This study aims to quantify the heterogeneity of tumour enhancement in dynamic contrast-enhanced MRI (DCE-MRI) using texture analysis methods. The suitability of the coherence and the fractal dimension to monitor tumour response was evaluated in 18 patients with limb sarcomas imaged by DCE-MRI pre- and post-treatment. According to the histopathology, tumours were classified into responders and non-responders. Pharmacokinetic (Ktrans) and heuristic model-based parametric maps (slope, max enhancement, AUC) were computed from the DCE-MRI data. A substantial correlation was found between the pharmacokinetic and heuristic model-based parametric maps: ρ = 0.56 for the slope, ρ = 0.44 for maximum enhancement, and ρ = 0.61 for AUC. From all four parametric maps, the enhancing fraction, and the heterogeneity features (i.e. coherence and fractal dimension) were determined. In terms of monitoring tumour response, using both pre- and post-treatment DCE-MRI, the enhancing fraction and the coherence showed significant differences between the response group and the non-response group (i.e. the highest sensitivity (91%) for K trans, and the highest specificity (83%) for max enhancement). In terms of treatment prediction, using solely the pre-treatment DCE-MRI, the enhancing fraction and coherence discriminated between responders and non-responders. For prediction, the highest sensitivity (91%) was shared by Ktrans, slope and max enhancement, and the highest specificity (71%) was achieved by Ktrans. On average, tumours that responded showed a high enhancing fraction and high coherence on the pre-treatment scan. These results suggest that specific heterogeneity features, computed from both pharmacokinetic and heuristic model-based parametric maps, show potential as a biomarker for monitoring tumour response.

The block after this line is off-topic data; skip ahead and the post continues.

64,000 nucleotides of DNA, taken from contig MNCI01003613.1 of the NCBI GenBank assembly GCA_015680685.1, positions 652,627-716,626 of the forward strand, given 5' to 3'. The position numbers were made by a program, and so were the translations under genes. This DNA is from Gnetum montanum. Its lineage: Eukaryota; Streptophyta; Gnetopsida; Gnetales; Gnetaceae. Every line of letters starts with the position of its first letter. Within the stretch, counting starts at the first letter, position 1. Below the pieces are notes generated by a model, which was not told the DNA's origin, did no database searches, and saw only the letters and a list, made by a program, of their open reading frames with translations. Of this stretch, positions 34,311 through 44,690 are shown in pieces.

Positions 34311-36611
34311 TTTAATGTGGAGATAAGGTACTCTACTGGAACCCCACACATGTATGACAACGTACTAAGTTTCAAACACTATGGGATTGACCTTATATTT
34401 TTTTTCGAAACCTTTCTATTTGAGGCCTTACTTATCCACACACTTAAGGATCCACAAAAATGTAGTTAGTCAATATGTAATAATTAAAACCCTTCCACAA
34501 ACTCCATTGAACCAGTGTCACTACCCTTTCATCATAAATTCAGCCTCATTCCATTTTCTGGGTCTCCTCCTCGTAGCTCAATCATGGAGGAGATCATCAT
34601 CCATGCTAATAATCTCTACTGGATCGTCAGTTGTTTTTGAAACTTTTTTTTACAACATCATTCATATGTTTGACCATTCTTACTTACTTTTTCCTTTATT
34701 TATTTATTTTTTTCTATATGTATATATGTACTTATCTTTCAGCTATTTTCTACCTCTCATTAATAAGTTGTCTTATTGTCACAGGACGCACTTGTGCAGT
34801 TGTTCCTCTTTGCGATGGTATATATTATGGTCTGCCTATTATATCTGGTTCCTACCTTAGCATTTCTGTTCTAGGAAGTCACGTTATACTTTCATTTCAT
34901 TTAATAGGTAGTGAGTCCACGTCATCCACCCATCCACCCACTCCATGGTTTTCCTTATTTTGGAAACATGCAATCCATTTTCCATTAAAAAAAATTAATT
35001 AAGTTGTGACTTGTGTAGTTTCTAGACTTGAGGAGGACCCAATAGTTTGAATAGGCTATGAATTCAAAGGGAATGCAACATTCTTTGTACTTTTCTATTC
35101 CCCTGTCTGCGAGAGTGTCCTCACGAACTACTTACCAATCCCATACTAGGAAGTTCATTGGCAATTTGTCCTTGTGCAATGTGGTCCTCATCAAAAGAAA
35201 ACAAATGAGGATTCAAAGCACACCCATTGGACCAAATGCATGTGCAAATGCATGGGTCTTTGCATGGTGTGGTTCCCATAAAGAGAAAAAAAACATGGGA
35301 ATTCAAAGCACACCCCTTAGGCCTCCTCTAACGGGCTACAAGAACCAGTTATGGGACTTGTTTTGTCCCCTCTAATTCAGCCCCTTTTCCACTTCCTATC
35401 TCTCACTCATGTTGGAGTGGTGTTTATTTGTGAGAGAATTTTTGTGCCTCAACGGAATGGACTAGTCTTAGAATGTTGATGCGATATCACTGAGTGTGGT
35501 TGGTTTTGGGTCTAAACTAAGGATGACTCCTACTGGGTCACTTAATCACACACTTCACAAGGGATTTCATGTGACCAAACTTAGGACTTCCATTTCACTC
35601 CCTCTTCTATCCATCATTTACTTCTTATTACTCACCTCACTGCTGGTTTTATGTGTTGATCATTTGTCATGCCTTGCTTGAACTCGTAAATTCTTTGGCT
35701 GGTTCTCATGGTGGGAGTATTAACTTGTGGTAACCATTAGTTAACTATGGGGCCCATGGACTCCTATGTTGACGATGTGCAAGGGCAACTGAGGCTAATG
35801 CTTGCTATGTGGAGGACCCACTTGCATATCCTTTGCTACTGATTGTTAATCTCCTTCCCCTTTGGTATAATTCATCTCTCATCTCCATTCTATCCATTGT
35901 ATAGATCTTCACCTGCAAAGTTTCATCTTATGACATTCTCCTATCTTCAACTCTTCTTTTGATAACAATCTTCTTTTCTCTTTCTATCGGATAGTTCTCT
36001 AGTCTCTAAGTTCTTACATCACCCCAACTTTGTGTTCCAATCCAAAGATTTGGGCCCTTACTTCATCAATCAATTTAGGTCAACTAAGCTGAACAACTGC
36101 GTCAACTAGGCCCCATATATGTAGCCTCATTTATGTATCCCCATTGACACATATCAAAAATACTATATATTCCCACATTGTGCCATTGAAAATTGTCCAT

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Journal Physics in Medicine and Biology
Alic, L, van Vliet, M.H, van Dijke, C.F, Eggermont, A.M.M, Veenland, J.F, & Niessen, W.J. (2011). Heterogeneity in DCE-MRI parametric maps: A biomarker for treatment response?. Physics in Medicine and Biology, 56(6), 1601–1616. doi:10.1088/0031-9155/56/6/006